Well, maybe a handful. I could name a few Elton Johns and Mariah Careys of the Sydney contracting market. I believe there is much more opportunity out there for contractors than ever, this in turn creates a market place whereby the contract workforce can be highly selective about the role / project they accept. As such employers find themselves competing on price, needing to offer flexible working arrangements and sometimes access to “sexy” projects or even a step up the ladder into a more senior role. Contracting has become a viable (and let’s face it, more lucrative) alternative to permanent employment, with the added bonus of diversity in the type of work one gets access to. There is less of an “us and them” approach to contractors in corporate environments. It’s a pretty good time to be a contractor.
So, has anything else changed? Well let’s face it, the entire working environment has changed. Head over to LinkedIn and everybody is trying to out do each other regarding how cool their office is, how their welcome pack is better than yours and pictures of the view from their desk, pictures of indoor grass or pictures of a giant hamster wheel hanging from the ceiling. I digress slightly, what I’m getting at is society and its relationship with work has shifted; "company men" (and women) are becoming a thing of the past, employees don’t want to be stuck in dark and dingy cubicles anymore, changes in technology allow us to perform jobs remotely and work is now less about picking a career and sticking to it for the rest of our lives, work is now a legitimate avenue for us to earn a living by following our passions. It's a generational thing - there’s been a step change in attitudes. It’s no longer about work life balance, it’s referred to as work life integration!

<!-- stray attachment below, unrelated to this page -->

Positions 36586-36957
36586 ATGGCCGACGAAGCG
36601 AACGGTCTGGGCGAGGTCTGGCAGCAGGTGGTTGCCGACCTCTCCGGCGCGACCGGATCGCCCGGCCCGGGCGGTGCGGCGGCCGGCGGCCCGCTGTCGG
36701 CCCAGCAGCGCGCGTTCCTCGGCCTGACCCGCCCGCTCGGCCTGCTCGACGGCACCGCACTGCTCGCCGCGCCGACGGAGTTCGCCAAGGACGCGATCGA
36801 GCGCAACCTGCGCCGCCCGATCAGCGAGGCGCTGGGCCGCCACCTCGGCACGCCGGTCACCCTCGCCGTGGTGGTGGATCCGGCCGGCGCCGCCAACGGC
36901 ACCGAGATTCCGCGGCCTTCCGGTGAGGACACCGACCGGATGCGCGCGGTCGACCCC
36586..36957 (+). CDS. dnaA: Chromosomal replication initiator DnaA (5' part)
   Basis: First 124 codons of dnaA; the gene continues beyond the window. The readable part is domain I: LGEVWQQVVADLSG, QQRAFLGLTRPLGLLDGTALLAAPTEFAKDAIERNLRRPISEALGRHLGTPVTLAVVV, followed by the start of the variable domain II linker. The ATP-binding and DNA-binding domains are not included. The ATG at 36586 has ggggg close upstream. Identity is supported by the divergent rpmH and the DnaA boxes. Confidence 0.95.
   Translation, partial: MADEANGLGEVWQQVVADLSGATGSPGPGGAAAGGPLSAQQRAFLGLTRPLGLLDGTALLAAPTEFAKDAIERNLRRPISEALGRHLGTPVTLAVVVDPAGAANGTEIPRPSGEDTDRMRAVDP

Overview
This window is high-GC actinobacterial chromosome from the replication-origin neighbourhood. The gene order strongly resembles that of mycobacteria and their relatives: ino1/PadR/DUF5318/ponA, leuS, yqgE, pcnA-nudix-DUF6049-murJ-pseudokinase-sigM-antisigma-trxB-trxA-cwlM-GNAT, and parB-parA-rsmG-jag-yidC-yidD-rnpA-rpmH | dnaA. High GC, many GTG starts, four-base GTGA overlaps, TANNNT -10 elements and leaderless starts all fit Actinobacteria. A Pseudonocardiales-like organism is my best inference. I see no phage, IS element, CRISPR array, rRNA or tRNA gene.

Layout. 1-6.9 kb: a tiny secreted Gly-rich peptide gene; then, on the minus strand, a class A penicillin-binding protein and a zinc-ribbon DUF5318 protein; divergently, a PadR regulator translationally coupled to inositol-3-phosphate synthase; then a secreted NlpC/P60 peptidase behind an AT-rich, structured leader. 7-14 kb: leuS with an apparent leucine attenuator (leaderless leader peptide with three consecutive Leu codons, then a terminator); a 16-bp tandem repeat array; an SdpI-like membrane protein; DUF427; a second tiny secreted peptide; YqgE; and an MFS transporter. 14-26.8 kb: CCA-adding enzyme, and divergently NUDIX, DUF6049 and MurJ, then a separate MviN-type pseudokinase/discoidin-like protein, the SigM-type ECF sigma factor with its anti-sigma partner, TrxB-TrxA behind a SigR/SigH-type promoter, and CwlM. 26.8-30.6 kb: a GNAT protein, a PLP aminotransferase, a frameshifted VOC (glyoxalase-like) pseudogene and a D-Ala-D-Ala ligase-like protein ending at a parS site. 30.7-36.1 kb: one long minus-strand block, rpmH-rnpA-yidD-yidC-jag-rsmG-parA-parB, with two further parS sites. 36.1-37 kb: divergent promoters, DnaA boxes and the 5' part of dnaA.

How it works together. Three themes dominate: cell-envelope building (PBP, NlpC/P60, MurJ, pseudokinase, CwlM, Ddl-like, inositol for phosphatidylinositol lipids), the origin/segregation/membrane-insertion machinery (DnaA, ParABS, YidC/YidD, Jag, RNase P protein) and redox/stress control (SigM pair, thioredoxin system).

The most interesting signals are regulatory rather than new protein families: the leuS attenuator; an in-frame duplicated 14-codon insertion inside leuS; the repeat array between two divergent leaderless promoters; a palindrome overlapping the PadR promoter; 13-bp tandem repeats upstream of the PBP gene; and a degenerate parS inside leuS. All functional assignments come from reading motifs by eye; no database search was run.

When I was in my early 20’s, I came into work, got my head down and didn’t question the status quo. I was just delighted to have a job! I don’t think this was unique to me, as I saw people of the same age around me approach work in a similar fashion. Where as now I work with people who are entering the workforce and they have opinions and a much bigger voice than I ever did. The younger generation appears to want things quicker, they want it now and they’ll be damned if they are going to wait for 5, 10 or 15 years for that promotion. Good on them I say.
But hang on I hear you saying, what has this got to do with your original statement about prima donnas?!
The point I'm making is that it’s all interlinked. All these things trickle down into every facet of the workforce. With the increase of millennials in the workplace, general attitudes and relationships toward work have progressed (or digressed depending upon your outlook). It’s not that contractors are no longer guns for hire, of course they still are! It’s not that they are precious either. Yes, they might have higher expectations in terms of their working environment, how quickly they can climb the ranks or the opportunities they are exposed to. People are now taking advantage of not just the financial benefits contracting offers. It’s now used as a way of broadening their experience and skills. Careers are one of choice, not based on desperation or duty! Careers need to align with who the individual is. That certainly doesn’t make them prima donnas though.
When all is said and done, this isn’t a significant problem. It’s not causing famine, wars or widespread disease. It’s just an observation. I'm interested in hearing your thoughts too...
Managing Consultant, T+O+M Executive